El Niño-Southern Oscillation: five things to know about this climate phenomenon

By Sophie Schmidt

4 September 2020

6 minute read

The La Niña phase of the El Niño-Southern Oscillation usually means more rain is on the way. But there are some caveats.

The La Niña phase of the El Niño-Southern Oscillation usually means more rain is on the way. But there are some caveats.

Forecasts from the Bureau of Meteorology suggest we should get ready for a La Niña event in 2020.

But what exactly is a La Niña event? And how does it differ to El Niño? How do these big climate giants influence our day-to-day weather? And is climate change having an impact on these naturally occurring events?

If you tuned out in high school or need a quick refresher, we’re here to help with five things you need to know.

1. Together La Niña and El Niño create the El Niño-Southern Oscillation (ENSO)

Both El Niño and La Niña are known as climate phenomena. The oceans switch between these states roughly every two to seven years, depending on the wind and ocean conditions across the Pacific Ocean between Australia and South America. El Niño is known as the warm phase and La Niña the cold phase, but it’s also possible to be in a neutral ENSO phase, i.e neither.

They’re kind of a big deal. They play a major role in our day-to-day weather, influence our seasons and year-to-year climate. But it’s important to remember there are other factors that influence our climate as well.

Cheat sheet:

In El Niño years (top), trade winds weaken from the east (the Americas) to west (Australia) which means warm waters which begin to gather in the Americas don’t make it to Australia. Cooler than usual ocean waters result in less rainfall for Australia. In La Niña years (bottom), stronger trade winds blow from west to east across the Pacific ocean, bringing warmer than usual waters with them. An increase humidity and rainfall usually follows. Illustration: Leigh Rigozzi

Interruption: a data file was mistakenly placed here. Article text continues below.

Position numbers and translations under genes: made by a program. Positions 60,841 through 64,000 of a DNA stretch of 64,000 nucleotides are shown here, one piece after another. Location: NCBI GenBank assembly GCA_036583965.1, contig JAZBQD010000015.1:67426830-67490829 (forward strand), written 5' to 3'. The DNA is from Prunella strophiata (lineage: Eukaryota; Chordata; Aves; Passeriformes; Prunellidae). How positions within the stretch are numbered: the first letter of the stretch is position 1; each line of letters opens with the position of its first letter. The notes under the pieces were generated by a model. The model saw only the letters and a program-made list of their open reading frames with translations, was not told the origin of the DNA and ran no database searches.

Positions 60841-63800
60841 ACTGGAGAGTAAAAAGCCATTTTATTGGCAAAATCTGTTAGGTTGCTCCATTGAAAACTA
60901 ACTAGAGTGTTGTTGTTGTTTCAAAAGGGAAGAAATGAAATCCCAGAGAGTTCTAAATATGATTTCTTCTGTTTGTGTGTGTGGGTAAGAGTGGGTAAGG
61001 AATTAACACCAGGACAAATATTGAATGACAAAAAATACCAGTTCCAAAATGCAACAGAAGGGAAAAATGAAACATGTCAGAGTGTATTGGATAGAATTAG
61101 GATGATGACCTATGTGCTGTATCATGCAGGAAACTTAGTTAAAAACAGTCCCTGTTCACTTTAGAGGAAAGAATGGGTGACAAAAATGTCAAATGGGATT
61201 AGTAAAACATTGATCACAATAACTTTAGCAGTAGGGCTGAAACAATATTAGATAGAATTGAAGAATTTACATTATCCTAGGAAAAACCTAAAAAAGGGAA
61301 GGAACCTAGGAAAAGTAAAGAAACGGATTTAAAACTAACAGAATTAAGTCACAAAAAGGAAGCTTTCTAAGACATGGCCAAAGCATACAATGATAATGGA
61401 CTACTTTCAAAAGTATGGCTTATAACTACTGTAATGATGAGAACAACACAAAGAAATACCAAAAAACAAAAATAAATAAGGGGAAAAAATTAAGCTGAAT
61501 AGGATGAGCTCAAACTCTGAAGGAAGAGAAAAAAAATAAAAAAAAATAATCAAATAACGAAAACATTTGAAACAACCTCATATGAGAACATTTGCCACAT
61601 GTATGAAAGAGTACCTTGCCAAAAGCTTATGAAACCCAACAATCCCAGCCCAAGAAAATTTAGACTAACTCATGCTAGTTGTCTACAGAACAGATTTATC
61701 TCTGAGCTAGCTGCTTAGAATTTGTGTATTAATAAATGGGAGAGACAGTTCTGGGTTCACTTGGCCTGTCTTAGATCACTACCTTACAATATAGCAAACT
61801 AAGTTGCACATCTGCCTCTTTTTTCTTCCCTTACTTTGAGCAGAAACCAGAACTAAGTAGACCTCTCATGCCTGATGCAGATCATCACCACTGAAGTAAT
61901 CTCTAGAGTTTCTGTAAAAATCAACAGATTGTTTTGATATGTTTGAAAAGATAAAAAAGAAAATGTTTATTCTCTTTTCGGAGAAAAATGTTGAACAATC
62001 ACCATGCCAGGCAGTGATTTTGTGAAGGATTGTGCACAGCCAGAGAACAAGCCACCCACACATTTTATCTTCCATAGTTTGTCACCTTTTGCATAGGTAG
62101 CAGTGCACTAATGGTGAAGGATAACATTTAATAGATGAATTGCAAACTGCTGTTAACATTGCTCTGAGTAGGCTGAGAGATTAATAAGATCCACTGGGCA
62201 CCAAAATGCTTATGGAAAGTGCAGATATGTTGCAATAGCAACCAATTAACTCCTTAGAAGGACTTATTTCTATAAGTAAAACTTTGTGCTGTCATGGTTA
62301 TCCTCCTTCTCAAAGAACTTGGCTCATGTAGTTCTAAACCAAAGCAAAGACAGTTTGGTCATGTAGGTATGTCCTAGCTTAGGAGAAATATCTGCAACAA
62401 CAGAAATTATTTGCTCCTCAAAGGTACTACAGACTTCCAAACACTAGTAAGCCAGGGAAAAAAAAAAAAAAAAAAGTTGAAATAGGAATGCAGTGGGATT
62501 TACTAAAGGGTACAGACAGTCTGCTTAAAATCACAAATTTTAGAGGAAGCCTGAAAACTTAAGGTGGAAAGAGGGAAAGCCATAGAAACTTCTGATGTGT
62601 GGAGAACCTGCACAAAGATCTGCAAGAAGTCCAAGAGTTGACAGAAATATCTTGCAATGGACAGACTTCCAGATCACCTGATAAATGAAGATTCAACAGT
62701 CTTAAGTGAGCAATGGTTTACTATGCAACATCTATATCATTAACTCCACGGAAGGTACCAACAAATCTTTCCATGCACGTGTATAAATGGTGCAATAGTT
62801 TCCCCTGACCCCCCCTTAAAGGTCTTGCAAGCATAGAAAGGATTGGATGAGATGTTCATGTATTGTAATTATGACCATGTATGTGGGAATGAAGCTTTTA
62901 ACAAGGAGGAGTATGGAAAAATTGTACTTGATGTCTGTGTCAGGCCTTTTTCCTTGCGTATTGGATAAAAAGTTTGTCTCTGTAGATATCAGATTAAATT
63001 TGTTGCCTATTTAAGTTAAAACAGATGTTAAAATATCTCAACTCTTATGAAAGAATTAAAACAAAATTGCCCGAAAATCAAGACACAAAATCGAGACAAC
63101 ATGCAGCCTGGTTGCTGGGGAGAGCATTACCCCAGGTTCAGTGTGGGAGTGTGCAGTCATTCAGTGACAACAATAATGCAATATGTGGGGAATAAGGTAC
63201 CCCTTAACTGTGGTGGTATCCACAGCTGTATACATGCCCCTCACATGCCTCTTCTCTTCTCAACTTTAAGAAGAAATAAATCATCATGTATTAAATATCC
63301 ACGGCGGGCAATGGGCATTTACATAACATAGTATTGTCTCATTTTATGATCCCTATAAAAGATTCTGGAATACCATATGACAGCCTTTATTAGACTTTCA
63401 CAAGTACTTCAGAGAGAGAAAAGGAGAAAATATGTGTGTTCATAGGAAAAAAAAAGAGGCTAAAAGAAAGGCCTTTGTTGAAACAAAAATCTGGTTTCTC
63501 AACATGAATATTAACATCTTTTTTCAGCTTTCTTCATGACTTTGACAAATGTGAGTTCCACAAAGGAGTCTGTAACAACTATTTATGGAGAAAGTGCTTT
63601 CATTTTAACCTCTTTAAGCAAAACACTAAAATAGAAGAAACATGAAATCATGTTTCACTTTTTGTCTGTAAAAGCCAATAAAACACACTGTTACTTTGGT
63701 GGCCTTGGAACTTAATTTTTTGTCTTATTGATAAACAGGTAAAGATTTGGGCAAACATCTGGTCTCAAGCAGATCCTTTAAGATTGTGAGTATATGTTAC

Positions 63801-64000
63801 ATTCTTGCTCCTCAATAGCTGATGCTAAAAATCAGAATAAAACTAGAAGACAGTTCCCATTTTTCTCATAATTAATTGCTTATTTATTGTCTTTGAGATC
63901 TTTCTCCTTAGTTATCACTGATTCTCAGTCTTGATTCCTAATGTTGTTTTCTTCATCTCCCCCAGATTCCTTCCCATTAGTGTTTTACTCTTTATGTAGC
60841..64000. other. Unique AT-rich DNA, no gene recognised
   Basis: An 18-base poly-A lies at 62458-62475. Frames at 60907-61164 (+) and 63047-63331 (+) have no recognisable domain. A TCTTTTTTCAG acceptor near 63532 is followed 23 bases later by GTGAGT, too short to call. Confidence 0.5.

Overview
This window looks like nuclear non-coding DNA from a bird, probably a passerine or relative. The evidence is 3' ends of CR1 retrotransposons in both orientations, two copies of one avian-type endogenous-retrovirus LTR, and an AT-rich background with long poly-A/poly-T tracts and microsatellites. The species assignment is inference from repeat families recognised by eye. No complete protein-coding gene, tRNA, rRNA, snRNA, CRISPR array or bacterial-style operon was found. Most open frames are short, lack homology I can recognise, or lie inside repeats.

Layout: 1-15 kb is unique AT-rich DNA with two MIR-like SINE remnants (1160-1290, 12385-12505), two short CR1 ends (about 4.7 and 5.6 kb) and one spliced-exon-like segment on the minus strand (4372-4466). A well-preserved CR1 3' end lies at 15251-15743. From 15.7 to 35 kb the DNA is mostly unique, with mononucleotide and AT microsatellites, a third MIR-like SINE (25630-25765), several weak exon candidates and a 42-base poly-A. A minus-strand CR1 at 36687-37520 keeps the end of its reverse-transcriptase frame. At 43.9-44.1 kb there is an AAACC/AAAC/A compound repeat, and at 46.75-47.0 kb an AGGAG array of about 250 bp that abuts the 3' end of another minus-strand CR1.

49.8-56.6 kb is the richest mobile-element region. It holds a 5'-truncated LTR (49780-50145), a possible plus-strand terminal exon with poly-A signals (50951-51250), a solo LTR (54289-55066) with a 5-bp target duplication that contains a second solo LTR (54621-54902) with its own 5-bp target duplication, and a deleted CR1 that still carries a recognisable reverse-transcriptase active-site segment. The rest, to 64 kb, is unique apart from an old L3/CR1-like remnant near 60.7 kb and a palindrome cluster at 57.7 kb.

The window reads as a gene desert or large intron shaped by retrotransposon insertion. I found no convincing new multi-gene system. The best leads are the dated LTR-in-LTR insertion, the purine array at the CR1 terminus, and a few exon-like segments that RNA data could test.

2. La Niña means higher rainfall

… but for certain parts of Australia only. La Niña typically means higher rainfall for central, eastern and northern regions of Australia.

La Niña is also linked to warmer than usual ocean waters around Australia (toward Indonesia). This can mean increased likelihood of floods (which could be a real challenge for areas that have recently been in drought) and tropical cyclones.

However, a La Niña forecast doesn’t always mean more rain is on the way. It’s confusing, we know! Currently there is a 70 per cent chance of La Niña developing this year. But the extent of rainfall really depends on the strength of the La Niña event.

Both La Niña and El Niño events are modulated by the strength of another climate giant – the Indian Ocean Dipole. For us to receive heavy and prolonged rainfall, particularly in south eastern Australia, we’d need a negative Indian Ocean Dipole to also occur.

3. Climatologists forecast the Indian Ocean Dipole and ENSO using climate models

Like we mentioned, there are lots of factors at work that influence Australia’s climate. These include East Coast Lows, the Madden-Julian Oscillation, and Southern Annular Mode. These factors dictate what is called Australia’s ‘natural variability’.